Last Snow is the second book in a series of thrillers based on Jack McClure, a former ATF agent who now works as a close consultant to the President. In Russia with the President and his family to attend a summit with the Russian President, McClure is tasked with investigating the death of a senator on the island of Capri, off the Italian coast. Prior to his trip to Capri, the senator's last stop was an unscheduled trip to Kiev. McClure has the President's plane at his disposal and plans to fly to Kiev to track down the senator's last steps.

While I enjoy a good thriller, sometimes they just go too far. This book has the most ludicrous plot of any that I've ever read. Basically, the senator was killed by a group of exiled Russian oil oligarchs in Ukraine because they knew the President would assign McClure to investigate. This is all to get McClure in their clutches so that he can help them with their goals: to keep Ukraine out of the hands of the Russian President. Apparently, Ukraine (in this scenario) has a secret supply of uranium that will be used for nuclear development by Russia, which is intending to use the new U.S. accord as a cover and defense of their planned invasion of Ukraine. Because McClure is dyslexic, he has the ability to picture all the pieces of this puzzle together and come up with a solution, which is why he was targeted for this operation. Meanwhile there is a group of U.S. businessmen who are also after the uranium, double-crossing military men, and other folks complicating the plot. It was almost impossible to keep everyone straight.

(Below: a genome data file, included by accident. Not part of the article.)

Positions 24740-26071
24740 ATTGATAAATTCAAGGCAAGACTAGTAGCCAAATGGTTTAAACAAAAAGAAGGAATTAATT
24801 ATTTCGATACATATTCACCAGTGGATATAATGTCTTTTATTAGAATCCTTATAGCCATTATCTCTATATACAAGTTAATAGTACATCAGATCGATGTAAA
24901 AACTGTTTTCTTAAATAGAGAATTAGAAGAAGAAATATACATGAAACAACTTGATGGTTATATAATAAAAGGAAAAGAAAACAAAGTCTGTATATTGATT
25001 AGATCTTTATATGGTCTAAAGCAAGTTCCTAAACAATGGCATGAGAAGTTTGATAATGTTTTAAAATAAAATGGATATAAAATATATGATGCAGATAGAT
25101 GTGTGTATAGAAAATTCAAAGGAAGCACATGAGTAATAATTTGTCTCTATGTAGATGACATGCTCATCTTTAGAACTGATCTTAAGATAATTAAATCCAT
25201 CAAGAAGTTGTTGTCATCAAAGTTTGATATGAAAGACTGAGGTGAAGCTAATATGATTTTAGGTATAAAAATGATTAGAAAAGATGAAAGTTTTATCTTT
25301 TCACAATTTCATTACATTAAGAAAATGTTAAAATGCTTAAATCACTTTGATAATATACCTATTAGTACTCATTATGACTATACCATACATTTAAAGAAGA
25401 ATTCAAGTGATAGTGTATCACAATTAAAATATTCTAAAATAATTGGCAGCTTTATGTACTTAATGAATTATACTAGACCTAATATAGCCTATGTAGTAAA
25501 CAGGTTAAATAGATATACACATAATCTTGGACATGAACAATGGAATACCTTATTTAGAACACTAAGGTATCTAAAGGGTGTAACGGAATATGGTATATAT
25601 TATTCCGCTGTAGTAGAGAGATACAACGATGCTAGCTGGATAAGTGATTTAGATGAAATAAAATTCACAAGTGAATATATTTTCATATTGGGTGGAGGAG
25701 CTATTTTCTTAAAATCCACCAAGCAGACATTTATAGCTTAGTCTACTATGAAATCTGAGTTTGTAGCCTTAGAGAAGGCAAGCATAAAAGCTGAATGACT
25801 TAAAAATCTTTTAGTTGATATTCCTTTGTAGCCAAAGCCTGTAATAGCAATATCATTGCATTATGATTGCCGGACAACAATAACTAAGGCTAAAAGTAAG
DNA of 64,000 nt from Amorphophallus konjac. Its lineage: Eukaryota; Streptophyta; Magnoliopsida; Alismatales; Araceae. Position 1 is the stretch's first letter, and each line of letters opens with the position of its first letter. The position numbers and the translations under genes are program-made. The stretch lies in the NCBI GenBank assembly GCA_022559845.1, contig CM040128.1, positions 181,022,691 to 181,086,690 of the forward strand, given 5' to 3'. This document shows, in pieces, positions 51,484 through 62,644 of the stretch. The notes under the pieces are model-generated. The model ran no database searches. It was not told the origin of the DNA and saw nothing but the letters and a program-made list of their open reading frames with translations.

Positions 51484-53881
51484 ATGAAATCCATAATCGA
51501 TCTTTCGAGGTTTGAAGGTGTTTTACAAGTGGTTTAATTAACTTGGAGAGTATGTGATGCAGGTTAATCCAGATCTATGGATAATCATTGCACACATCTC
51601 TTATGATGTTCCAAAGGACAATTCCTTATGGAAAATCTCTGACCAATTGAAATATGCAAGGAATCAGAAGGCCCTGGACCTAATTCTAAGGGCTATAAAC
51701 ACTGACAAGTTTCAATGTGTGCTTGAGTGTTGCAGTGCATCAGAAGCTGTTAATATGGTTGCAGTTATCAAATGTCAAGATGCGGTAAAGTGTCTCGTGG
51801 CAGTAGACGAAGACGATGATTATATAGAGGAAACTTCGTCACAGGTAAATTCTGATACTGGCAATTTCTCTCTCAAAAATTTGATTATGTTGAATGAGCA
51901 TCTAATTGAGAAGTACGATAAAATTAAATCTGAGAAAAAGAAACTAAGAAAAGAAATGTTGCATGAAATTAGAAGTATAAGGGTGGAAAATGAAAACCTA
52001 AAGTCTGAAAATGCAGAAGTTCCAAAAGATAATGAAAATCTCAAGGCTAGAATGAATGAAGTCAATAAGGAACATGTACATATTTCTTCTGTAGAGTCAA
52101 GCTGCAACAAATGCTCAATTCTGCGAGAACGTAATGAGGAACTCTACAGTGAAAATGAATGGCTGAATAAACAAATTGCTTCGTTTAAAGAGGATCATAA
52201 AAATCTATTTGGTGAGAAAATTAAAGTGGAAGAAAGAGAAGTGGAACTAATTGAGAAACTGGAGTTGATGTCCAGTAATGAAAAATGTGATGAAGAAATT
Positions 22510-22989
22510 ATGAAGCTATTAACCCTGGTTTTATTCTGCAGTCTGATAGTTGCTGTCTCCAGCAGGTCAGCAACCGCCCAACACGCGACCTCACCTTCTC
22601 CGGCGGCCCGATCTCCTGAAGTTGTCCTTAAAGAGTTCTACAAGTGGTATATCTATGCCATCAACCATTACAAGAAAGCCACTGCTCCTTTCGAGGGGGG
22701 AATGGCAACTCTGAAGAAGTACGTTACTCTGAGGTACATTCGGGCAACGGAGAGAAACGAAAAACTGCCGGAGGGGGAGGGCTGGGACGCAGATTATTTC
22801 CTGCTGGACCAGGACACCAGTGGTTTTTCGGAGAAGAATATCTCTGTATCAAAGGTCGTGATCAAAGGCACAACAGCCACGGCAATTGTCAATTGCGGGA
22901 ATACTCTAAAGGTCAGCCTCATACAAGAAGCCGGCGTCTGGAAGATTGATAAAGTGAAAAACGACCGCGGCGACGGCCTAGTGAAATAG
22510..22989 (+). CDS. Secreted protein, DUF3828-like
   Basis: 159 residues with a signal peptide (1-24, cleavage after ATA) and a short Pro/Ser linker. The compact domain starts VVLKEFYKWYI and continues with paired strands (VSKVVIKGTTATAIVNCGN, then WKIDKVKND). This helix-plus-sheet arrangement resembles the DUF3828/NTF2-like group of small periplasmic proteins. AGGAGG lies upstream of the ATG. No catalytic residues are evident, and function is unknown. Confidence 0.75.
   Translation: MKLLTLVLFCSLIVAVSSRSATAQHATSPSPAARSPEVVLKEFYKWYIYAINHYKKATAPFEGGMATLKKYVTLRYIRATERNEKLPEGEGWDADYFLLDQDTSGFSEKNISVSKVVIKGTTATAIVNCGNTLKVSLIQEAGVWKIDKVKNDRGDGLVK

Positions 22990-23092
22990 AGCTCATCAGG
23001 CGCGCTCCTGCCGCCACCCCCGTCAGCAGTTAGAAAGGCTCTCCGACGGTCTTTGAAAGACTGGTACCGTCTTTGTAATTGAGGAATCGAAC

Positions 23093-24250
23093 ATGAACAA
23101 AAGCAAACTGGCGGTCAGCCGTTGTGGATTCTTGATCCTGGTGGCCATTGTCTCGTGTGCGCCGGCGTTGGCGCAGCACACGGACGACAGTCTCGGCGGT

Even more ridiculous is the subplot involving the President's daughter, who stows away on the President's plane and follows McClure to Kiev. She's right smack in the middle of all the action, and much of the plot and dialog addresses her teenage angst about what happened to her in the first book of this series, First Daughter. It's all too much, and I wouldn't recommend this book. In fact, I realized belatedly that I also had First Daughter at home. Embarrassingly, I had Last Snow shelved under V and First Daughter shelved under L in my home library. And I'm a cataloger! Either way, I can't bring myself to read First Daughter and it's going on my donation pile.

Tuesday, September 2, 2014

The Deep Blue Sea

The Deep Blue Sea (2012), directed by Terence Davies, is a slow, atmospheric study of the self-destructive nature of betrayal and selfishness. Rachel Weisz plays Hester, trapped in a loving but passionless marriage to a an older man named William. She meets Freddie, a former RAF pilot who is boisterous and passionate, and she falls in love with him. When William overhears Hester's telephone conversation with Freddie and realizes that she's cheating on him, they separate and he tells her that he'll never give her a divorce. Hester moves in with Freddie and over the course of the next year they live together in a dingy flat in a run-down neighborhood.

The film begins with Hester's suicide attempt, and the rest of the story is told partly through flashbacks which show why she's so unhappy. When Freddie finds out that she attempted suicide he realizes that they'll never make each other happy and is determined to leave. Hester's husband tries to get her to return to the marriage, but she refuses, trying to explain to him what she found lacking in the marriage.